Pending Catastrophe: The Incipient Failure of the Barack Obama Anti-Nuclear Proliferation Policy
This was not the only time the first American president of 1960’s warned of the danger of nuclear weapons, and he exaggerated, thank God, the speed of nuclear proliferation, predicting in 1963 that there could be over 20 nuclear states within a decade. Unfortunately, underestimating in 1963 the time required for a proliferation catastrophe brings little solace to those concerned in 2009.
What is unconsciously, or in a minority of cases, consciously, behind the stress and hope America feels regarding the protests against Iran’s Islamic rulers? Are Americans primarily concerned with the undemocratic theocracy and the loss of political rights by the people of Iran? No. Are they (we) primarily concerned that there is a danger that the politics of oil could redound to the detriment of the West? No.
Now that we haven’t answered those questions, let me pose an easier one: what is the overriding dread Americans have regarding North Korea’s nuclear program, missile program, and unpredictability in general.
The single overriding concern of Americans, simply put, is that nuclear weapons may likely be used as weapons or commerce by the North Koreans, especially since their willingness to threaten other countries (per a low threshold of provocation) with their newfound weapons is unprecedented.
And regarding Iran, make no mistake about it: the hidden fear pertaining to the Iranian unrest has as its root the question of which Iranian polity will be intent on attaining nuclear weapons: the current one or the reformists or both?
A nuclear weaponized Iran would transform Middle Eastern politics, enhance greatly – let’s avoid euphemisms here – the threat of catastrophic nuclear war, and/or energize a nuclear arms race throughout the region.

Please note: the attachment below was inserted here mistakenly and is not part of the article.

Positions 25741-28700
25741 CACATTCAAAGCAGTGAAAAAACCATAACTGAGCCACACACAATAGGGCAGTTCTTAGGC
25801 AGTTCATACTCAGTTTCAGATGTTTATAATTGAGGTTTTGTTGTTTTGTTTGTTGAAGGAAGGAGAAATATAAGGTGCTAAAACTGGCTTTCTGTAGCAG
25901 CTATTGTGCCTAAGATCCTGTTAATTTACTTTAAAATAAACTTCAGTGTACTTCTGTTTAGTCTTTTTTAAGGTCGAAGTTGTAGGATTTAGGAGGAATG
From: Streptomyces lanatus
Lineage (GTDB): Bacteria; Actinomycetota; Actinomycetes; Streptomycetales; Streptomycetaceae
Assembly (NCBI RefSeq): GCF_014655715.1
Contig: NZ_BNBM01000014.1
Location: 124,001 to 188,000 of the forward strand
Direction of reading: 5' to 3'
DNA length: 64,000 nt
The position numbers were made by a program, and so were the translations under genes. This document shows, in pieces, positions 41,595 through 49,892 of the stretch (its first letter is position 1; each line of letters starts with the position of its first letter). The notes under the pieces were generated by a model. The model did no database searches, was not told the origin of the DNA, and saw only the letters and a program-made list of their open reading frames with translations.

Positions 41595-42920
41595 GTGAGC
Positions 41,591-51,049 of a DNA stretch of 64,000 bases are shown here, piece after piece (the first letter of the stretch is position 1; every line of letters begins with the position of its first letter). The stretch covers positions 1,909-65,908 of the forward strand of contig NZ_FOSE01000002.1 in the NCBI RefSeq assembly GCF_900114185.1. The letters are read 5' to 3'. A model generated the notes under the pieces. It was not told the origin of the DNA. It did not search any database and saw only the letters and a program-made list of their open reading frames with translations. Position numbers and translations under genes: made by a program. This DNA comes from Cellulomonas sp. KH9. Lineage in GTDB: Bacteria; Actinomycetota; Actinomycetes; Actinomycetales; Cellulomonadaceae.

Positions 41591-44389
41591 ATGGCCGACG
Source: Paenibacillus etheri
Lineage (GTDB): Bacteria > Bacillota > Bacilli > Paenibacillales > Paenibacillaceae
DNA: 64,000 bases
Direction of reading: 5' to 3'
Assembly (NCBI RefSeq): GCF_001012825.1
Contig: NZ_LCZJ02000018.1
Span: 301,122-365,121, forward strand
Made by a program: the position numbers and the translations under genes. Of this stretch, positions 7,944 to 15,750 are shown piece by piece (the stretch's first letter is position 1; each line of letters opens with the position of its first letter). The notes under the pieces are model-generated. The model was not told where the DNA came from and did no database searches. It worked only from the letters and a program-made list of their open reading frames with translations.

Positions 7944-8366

Forget those who say that the Iraq war was motivated by George W. Bush’s wish to punish Saddam for the latter’s (failed) attempt to assassinate George H. W. Bush. Forget those who say President Bush the younger was motivated to increase United States’ hegemony over that volatile part of the world. The chief motive was the fear that Iraq would once again – yes, they were stopped by Israel in the first go-round – attempt to acquire nuclear weapons.
If there is any good news from current ominous developments, it may be – may be –that President Barack Obama has learned that his considerable charisma seems insufficient to stop reckless nations from acquiring or moving toward acquiring nuclear weapons. This analysis may beg an important question: is there a Barack Obama policy to stop nuclear proliferation?
Such a policy should push for more aggressive action: convincing China to act to make North Korea give up its nuclear weapons program and perhaps accepting and supporting Israel’s eventual military action to stop or retard Iran’s nuclear weapons acquisition program before it is too late.
Professor Vatz teaches political persuasion at Towson University